The St. Francis Bereavement Ministry offers an opportunity for the bereaved to connect with others who grieve, and to seek a path of healing as they come to terms with their loss.
A Bereavement Support Group will meet on six Tuesdays from
Tuesday, October 27th to December 15
from 6 to 7:30 pm in the lower church
Social distancing measures in effect: Please wear a mask
Please call Fr. Brian Smail, O.F.M. at 212-736-8500, Ext. 204 to inquire.
Interested persons should be at least three months into the grieving process. Pre-registration is required.
Supporting You When Your Employment Status Changes
We here at the Church of St. Francis of Assisi recognize that many people have encountered significant changes in their job status, and that those changes may be temporary or perhaps permanent.
To accompany them during this time, SFA is hosting online (Zoom) Unemployed Together small groups, which are support groups led by two co-facilitators over a period of six (6) weeks. For parishioners who have faced significant changes to their work status, these groups can provide the opportunity to gather in small groups of 6-8, and process these changes and feelings of uncertainty in a safe, comfortable, and faith-filled environment.
Our small groups will begin in the fall of 2020. Our facilitators are Meredith Augustin, who holds a MS degree in Rehabilitation Counseling and Edward Trochimczuk, who has done extensive work in Human Resources. As a framework for our sessions, we’ll be using the Unemployed Together workbook, published by The Pastoral Center. An initial Orientation session will last for about 1 hour. Each of the subsequent six sessions will last 1.5 hours, and group members are asked to commit to attending all sessions. All are welcome.
If you are interested in joining this small group opportunity, please register here online:
“Racism still profoundly affects our culture, and it has no place in the Christian heart. This evil causes great harm to its victims, and it corrupts the souls of those who harbor racist or prejudicial thoughts.”
– United States Council of Catholic Bishops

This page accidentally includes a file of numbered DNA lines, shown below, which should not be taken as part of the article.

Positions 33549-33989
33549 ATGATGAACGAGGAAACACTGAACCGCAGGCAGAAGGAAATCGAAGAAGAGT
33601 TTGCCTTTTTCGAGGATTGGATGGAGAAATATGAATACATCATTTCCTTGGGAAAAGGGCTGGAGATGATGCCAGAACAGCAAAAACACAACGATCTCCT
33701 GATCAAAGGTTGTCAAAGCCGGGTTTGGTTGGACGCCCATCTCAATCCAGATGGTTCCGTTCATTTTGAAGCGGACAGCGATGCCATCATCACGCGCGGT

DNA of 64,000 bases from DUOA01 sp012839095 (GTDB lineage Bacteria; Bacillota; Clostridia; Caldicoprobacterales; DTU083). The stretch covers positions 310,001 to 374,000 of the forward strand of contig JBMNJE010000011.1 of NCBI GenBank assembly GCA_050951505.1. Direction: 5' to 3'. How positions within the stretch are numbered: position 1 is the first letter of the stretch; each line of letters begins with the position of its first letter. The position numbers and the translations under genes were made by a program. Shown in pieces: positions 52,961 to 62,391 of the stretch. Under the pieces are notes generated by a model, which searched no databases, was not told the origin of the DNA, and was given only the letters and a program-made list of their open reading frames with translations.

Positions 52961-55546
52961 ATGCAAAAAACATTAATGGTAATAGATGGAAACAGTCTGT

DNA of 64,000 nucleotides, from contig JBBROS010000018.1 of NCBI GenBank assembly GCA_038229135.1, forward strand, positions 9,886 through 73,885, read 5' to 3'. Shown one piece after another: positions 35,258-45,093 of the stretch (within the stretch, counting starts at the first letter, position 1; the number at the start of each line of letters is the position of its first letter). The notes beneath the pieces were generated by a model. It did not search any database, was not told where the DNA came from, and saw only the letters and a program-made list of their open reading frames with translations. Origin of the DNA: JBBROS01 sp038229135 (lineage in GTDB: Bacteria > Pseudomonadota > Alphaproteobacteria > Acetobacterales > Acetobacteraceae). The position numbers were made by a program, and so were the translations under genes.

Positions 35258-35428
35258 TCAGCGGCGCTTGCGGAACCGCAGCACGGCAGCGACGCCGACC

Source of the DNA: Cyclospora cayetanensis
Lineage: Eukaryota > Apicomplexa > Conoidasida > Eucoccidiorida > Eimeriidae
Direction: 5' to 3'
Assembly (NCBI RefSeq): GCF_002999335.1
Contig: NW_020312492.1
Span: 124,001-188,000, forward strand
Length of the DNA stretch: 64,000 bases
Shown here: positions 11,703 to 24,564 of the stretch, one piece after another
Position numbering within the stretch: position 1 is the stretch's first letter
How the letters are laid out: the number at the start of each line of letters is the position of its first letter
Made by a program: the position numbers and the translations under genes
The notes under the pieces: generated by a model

Join parishioners from Franciscan parishes in Boston, New York, and New Jersey in a six-week long Zoom conference to educate ourselves and discuss ways to recognize our privilege, confront racism, and enact change in our society as faithful Catholics in the world.
This program is open to anyone 18 years and up.
This is a free event.
Pre-registration is required.
The group meets on
Thursdays from 7 to 8 p.m.
from Oct. 15 to Nov. 19.
Please email Maria Hayes at email@example.com to join this free program.
Are we preparing people for Baptism and Confirmation during the Coronavirus pandemic?
Yes we are and it’s not too late to join.
The pandemic has caused so many problems in our nation and around the world. Hundreds of thousands of people have died. Many more are mourning the loss of their loved ones. People are out of work. Kids and young adults are out of school. People are distanced from people they love. Life is not easy right now.
The 2020 Coronavirus pandemic is part of our life’s journey whether we like it or not.
But God is not taking the pandemic off.
God is not quarantining far away
God is not keeping socially distant from us.
God is always with us, even in a pandemic, and God might even use this difficult time to call us to something new.
How do we prepare adults for Baptism, Confirmation and First Communion?
God calls people all the time, even in a pandemic. When God calls people to the Church, it is the Church’s responsibility to welcome them and prepare them to be disciples of Jesus. The main way we do this, is through the Rite of Christian Initiation of Adults. You will often see this referred to simply as the “RCIA.”
Why do people ask about our RCIA program?
People give all different reasons for exploring Catholicism. Some people come to the Church because they fall in love with someone Catholic and they are interested in exploring their partner’s faith. Some people come from a nominally Catholic family but were raised by their parents to have no religious affiliation and they are looking to reconnect with a lost family tradition. Some people move to the US from a country where religious practices are surpressed and they want to learn about spirituality. People give all kinds of reasons for expressing interest.
But why do people decide to convert to Catholicism?
This is a different question than why people call or email about a program. People actually decide to convert because they feel closer to God in the Church. That is it. That is why they join and why they stay.
What is it that makes them feel closer to God here? The anwer to that is probably the same given 2000 years ago in the Acts of the Apostles:
They devoted themselves to the teaching of the apostles and to the communal life, to the breaking of the bread and to the prayers.
(Acts 2: 42)